On the outskirts of the small Randfontein town in the West Rand of Gauteng, an old train station stands virtually forgotten. It was last used by rail parastatal Transnet while agribusiness giant Senwes, with its 10 silos next to the station, has been the sole user of the Middelvlei rail line.
But this week the Gauteng government set in motion a grand plan to refurbish the obscure station near Kocksoord into an economic hub. The R11 billion investment aims to stimulate the economy in the Rand West municipality, which suffered when the gold mines and related businesses closed down simultaneously.
Speaking on Tuesday at the launch of the new Montrose City Mega Development, which would use Middelvlei as the economic anchor of its residential and commercial developments, Gauteng Premier David Makhura said that renewing the railway line to ensure that people can move faster was a part of government’s multifaceted intervention to transform the economic landscape of the West Rand.
Montrose is among the 31 Mega Cities Projects that the Gauteng government is rolling out across the province as part of its vision to build smart cities – driven by broadband technology, energy efficiency and other smart solutions – that are able to cater to the needs of its residential and commercial residents.
The turnkey developer is SCM Properties and Development and other companies involved in the project include audit firm Sizwe Ntsaluba Gobodo, engineering firm SMEC and legal firm Adams & Adams, as well as empowerment partners like Nungu Marketing.
Statistically, mining areas like Kocksoord along the West Rand gold belt turn into ghost towns when mining activity shuts down, as seen last year in Thabazimbi in Limpopo, leaving behind a jobs bloodbath. In August, Sibanye Gold – one of the big miners in the area together with Goldfields and Harmony Gold – said that up to 7,400 jobs were on the line as it planned to restructure its operation due to heavy profit losses. In 2014 the unemployment rate in the West Rand district was 49%, according to the local municipality.
On Wednesday – a day after the Montrose project was launched – 31 year old Levitt Smith from Kocksoord brought his CV to the site hoping to get a job. He said he had only worked three months in his entire life after he failed to complete his sales and marketing course and at this point he was willing to do “anything, even if it means cleaning the toilet”.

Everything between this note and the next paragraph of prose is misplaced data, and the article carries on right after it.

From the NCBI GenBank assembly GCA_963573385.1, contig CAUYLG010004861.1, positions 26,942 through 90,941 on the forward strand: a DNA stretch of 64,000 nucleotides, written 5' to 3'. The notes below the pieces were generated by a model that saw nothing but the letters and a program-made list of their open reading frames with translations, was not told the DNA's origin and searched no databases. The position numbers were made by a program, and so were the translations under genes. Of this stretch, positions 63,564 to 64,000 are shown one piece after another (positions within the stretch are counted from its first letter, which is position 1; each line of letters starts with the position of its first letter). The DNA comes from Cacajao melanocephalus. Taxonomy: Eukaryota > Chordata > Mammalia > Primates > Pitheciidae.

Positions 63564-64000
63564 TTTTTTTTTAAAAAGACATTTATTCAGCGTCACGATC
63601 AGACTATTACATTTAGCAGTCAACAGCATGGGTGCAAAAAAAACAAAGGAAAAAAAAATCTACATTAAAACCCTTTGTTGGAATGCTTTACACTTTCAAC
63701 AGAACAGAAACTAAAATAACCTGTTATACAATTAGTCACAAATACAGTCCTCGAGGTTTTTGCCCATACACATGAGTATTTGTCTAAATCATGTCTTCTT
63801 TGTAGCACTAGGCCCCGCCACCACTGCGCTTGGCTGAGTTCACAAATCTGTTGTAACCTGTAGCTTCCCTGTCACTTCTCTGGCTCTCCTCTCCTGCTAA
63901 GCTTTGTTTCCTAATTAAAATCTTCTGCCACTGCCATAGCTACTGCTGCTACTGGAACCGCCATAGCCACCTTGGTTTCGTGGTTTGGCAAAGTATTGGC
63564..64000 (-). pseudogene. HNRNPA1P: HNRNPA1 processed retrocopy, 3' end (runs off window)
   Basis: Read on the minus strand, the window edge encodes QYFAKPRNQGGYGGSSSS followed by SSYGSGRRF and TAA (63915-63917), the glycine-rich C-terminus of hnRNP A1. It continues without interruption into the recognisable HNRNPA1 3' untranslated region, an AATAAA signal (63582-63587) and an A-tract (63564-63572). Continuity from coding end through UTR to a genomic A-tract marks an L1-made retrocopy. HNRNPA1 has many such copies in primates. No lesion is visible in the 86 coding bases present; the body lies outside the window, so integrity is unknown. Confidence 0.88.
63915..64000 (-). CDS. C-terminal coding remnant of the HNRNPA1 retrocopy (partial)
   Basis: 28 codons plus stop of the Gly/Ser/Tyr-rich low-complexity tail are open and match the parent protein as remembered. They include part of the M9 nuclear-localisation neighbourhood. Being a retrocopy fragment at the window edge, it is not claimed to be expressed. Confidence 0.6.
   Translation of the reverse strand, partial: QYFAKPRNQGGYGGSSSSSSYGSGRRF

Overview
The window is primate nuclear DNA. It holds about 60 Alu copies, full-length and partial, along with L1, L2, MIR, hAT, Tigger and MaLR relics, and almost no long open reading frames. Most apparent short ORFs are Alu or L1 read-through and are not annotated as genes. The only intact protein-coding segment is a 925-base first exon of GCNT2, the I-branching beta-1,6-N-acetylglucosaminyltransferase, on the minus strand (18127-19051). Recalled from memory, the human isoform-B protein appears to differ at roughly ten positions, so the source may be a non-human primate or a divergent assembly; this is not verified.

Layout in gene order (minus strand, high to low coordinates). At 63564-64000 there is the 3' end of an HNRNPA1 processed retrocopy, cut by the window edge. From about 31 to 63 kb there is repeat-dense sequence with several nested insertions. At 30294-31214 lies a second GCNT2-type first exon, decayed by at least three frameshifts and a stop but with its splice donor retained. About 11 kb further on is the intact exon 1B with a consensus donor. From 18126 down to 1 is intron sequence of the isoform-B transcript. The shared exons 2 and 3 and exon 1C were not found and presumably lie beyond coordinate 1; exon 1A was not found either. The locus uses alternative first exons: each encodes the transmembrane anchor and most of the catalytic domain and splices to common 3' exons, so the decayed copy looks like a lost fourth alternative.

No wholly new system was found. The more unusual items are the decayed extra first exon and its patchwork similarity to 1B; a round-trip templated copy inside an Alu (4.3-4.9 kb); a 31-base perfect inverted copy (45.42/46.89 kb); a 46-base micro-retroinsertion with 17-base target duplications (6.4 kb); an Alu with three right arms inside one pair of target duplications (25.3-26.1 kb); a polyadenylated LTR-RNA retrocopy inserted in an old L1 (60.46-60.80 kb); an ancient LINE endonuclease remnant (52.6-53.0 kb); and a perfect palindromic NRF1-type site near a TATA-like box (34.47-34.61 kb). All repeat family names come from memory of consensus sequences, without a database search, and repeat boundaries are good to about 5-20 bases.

Makhura said this week that “when government is building houses, it also takes cognisance of the fact that people must be able to work in and around the place where they stay”. He said that there should be job opportunities for the locals both during the construction of the project and after its conclusion.
Chief executive of SCM Properties and Development Sam Mhlaba said an integrated transport system of buses and taxis would form part of Middelvlei’s revival, adding that this would also link to the Cape Town train that passed in the area.
Prasa, currently operating a passenger rail starting in Randfontein, was earmarked to be the main operator of the passenger station that once complete would include a 20,000 square metre shopping centre, Mhlaba said.
“We are speaking to them (Prasa) and they are open to the idea of including Middelvlei in their routes,” he said, adding that there would be a sufficient market to make a business case for Prasa once the project is completed.
“This development is going to have close to 14,000 units once complete. With a conservative average of five people per household we estimate that will have a population of up to 70,000 using the train and other means of transport. That is enough of a market to reopen the station,” he said.
He said the envisioned economic development around the station, through partnership with Transnet, would cater for light industries like the production of tissues as well as heavy industries like the maintenance of trucks. Transnet would also have a role to play in bringing in companies that would use its services.
Mhlaba said it was likely to cost up to R1bn to reopen the station.
“We are trying to create a market even for the regional retail developers”.
The first phase of the project included 5 602 units consisting of 1 608 RDP house, 174 houses for military veterans, 1 225 bonded units, 1 915 social housing units and 680 rental units – plus a primary and a high school, a business zone and a government complex. The second phase would include another two schools, an FET college, a private hospital and a regional hospital.
“The problem that we face with ghost towns is that the business centres are always around the mine and when the mines close the business also shut down. The plan is to have mines procure from residents. In that way we will build an alternative market,” he said.